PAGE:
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  • Writer's pictureMax Markowitz

Red Sparrow

Most Riveting Film

Red Sparrow is one of the most riveting films I've ever seen in my life. From the moment the film begins (with one of the best and most clever opening scenes ever made) to the moment it ends, you're committed. Red Sparrow is not a wild ride, it's a long dance that makes you feel as though you're the one who's dancing. The film didn't do well with critics when it first came out two years ago (For a multitude of reasons I’ll go into later) but anyone who remembers the controversy, I expel you from that and encourage you to watch it or rewatch immediately.

In modern-day Moscow, Dominika Egorova (An out of this world Jennifer Lawrence) is a leading Bolshoi ballerina whose financial support for her ill mother (Joey Richardson) comes to a screeching halt after a career-ending injury. Egorova’s Uncle (Matthias Schoenaerts) who works for the SVR offers to help her in exchange for her seducing a man the SVR sees as a threat. The hotel meeting begins promising but ends with the man dead and Egorova a witness to the murder.

In exchange for her life, she agrees to become a Sparrow - a spy who uses psychological manipulation through sex to gather intelligence. Once her training is complete, she is tasked with gaining the trust of Nate Nash (Joel Edgerton), a CIA agent working with a mole in the Russian government - A mole whose identity Egorova is ordered to discover.

The film wisely spends a great deal focusing on Egorova’s time at the school and her relationship with the Matron (European screen legend Charlotte Rampling who gives her most heart-pounding performance to date). The school is based on a real one in Russia and it was so interesting and frightening to see what goes on inside. Interesting but in no way cool. Red Sparrow is a spy thriller you admire, not a spy thriller you envy. There's nothing exciting about what Egorova is made to do. What is exciting is what she chooses to do and how she fights back.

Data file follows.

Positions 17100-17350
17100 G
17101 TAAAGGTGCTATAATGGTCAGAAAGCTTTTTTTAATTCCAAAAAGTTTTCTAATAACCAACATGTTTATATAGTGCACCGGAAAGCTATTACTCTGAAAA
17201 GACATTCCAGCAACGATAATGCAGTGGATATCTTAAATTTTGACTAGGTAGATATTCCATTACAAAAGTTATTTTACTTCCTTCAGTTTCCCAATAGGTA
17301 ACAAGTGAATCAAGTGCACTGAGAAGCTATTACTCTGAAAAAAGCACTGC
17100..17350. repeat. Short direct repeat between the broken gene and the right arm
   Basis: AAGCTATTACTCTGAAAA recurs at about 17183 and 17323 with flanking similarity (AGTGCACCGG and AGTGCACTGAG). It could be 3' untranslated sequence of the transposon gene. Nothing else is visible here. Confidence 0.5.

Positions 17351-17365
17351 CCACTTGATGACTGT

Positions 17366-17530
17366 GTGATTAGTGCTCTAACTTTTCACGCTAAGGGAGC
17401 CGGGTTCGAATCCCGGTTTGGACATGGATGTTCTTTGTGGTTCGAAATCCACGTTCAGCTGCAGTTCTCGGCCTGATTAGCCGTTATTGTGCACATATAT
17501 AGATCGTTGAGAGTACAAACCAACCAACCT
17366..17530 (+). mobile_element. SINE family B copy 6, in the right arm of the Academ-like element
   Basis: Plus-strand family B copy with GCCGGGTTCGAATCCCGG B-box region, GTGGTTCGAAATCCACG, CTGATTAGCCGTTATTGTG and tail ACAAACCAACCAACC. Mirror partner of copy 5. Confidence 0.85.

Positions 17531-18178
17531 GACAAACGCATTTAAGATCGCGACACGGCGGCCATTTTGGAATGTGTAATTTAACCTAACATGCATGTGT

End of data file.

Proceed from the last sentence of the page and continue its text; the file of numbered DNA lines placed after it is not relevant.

I’ll now discuss my thoughts on why the film didn't do as well as it should've by critics because not understanding films like Red Sparrow really is part of a bigger problem. Films like Red Sparrow are often criticized for portraying rape victims as strong after the rape because rape is not a tool to make women stronger, they're already strong, to begin with. That's absolutely true and I understand that controversy but what these critics just don't understand is it's BECAUSE she was always strong, to begin with, that she’s able to be strong afterward. Interesting characters are often victimized. Powerful people see them as threats so they forcibly take what they can get from them (more often than not, their bodies).

Trauma is not empowering but what is done with it can sometimes be empowering. Being damaged is not a privilege or a gift or a luxury. It's not something anyone should ever have to go through but I do think there's something to be said about the observation that damaged people see the world very differently. They just do and that is something very interesting that filmmakers have a right to explore, regardless of a character’s age, race, gender, or how uncomfortable their audience will feel.

The cinematography and score are very dark but in a psychological way that makes sense for the eyes, ears, and of course, the story. I've said it in previous reviews and I'll say it now: Films with long runtimes are great because they have enough time for them to be great. Enough time to remove even the littlest flaws so all you see is the masterpiece it is.

I haven't a single negative thing to say about Red Sparrow. The film is brutally violent at times but REAL violence is always brutal so I admire the filmmakers for staying clear of censorship. Red Sparrow is more than a spy thriller, it's a spy classic, meant to be observed and then remain classified in your memory.

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